More human trafficking convictions than reported, says law minister’s office

The office of the de facto law minister says Anti-Trafficking in Persons cases are not only heard in a special court but in normal sessions courts as well. (AFP pic)

PETALING JAYA: The number of Anti-Trafficking in Persons (ATIP) cases that ended in conviction in 2018 was 115, while between January and July this year there were 23 convictions, the de facto law minister’s office clarified today.

Samantha Chong, the press secretary to Minister in the Prime Minister’s Department Liew Vui Keong, said the data on human trafficking case convictions reported by Reuters on Sept 4 was inaccurate and that key information had been left out.

The report had said the country only managed to secure 140 human trafficking convictions between 2014 and 2018, while the government’s special trafficking court only saw eight convictions.

“We regret that the article was written in a way as if there were only eight convictions from March 2018 to August 2019 for ATIP cases in Malaysia.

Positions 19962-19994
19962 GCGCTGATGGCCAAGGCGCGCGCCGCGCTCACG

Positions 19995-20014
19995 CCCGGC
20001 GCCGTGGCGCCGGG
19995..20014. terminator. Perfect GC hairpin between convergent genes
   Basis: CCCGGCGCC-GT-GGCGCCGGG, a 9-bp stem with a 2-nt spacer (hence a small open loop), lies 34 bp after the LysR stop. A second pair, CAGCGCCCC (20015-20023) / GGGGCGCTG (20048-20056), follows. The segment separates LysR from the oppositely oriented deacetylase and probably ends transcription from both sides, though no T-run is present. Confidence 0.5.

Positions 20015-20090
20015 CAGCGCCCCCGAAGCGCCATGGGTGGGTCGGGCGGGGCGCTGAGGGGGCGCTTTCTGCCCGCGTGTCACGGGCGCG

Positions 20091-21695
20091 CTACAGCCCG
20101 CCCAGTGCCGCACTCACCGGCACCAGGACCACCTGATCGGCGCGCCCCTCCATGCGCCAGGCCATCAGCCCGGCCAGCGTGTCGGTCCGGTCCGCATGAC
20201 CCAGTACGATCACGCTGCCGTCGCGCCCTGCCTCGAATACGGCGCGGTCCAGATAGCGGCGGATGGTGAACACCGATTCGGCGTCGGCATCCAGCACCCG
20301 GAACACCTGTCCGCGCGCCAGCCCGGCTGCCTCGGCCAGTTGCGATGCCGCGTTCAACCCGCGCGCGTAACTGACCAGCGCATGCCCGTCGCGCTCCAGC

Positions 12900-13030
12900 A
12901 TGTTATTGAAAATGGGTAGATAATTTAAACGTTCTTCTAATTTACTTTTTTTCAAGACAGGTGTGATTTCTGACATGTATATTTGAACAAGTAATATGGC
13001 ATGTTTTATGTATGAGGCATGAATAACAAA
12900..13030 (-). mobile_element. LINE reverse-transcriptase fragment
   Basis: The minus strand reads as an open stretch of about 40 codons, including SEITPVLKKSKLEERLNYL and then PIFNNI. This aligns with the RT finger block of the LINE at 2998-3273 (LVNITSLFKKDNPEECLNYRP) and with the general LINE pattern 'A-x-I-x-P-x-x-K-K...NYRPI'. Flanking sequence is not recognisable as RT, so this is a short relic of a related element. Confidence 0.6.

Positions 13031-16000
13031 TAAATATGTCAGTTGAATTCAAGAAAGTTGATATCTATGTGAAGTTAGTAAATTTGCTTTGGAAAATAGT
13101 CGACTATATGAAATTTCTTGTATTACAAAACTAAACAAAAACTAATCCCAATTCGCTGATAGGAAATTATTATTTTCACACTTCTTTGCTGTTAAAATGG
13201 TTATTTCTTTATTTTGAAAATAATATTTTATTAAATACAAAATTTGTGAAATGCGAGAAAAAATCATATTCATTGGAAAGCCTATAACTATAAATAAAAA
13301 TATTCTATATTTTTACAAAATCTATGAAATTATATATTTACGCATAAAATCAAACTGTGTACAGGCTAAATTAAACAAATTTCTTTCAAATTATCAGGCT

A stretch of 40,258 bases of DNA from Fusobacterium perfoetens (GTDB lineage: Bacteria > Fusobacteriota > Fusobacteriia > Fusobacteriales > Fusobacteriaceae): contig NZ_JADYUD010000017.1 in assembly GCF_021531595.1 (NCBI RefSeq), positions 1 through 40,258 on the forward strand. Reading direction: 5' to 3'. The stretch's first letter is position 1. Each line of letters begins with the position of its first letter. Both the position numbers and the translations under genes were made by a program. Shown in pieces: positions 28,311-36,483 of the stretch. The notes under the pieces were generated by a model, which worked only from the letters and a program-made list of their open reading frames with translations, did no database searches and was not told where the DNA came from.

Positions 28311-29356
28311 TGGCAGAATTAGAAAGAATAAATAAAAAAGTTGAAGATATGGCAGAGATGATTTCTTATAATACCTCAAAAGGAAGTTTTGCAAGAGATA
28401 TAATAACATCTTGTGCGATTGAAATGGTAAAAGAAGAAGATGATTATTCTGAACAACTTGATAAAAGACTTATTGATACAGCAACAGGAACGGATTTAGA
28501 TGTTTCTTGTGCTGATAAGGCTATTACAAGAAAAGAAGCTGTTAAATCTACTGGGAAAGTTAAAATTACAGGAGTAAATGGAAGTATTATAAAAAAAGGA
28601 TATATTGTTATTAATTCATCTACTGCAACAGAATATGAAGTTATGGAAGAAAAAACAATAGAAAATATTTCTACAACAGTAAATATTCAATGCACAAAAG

“The dedication of the Malaysian government in bringing perpetrators to justice and combating human trafficking cannot be measured based on the statistics of a single court,” she said in a statement.

While acknowledging that there was only one special court for human trafficking – in Klang, Selangor – Chong said ATIP cases were also heard in normal sessions courts, a detail she said the report had omitted.

She said the special ATIP court was situated in Klang as it had the highest number of human trafficking cases in the country.

She said the effectiveness of the courts in administering justice could not be measured solely by conviction rates.

“Judges must be free to decide matters before them impartially and in accordance with the assessment of facts presented before them without any restrictions, influences, inducements, pressures, threats or interference, direct or indirect, from any quarter or for any reason,” she said.

According to the Global Slavery Index by Walk Free Foundation, Malaysia is home to an estimated 212,000 people trapped in slavery.

The government’s special trafficking court was launched in March last year in a bid to reduce that statistic.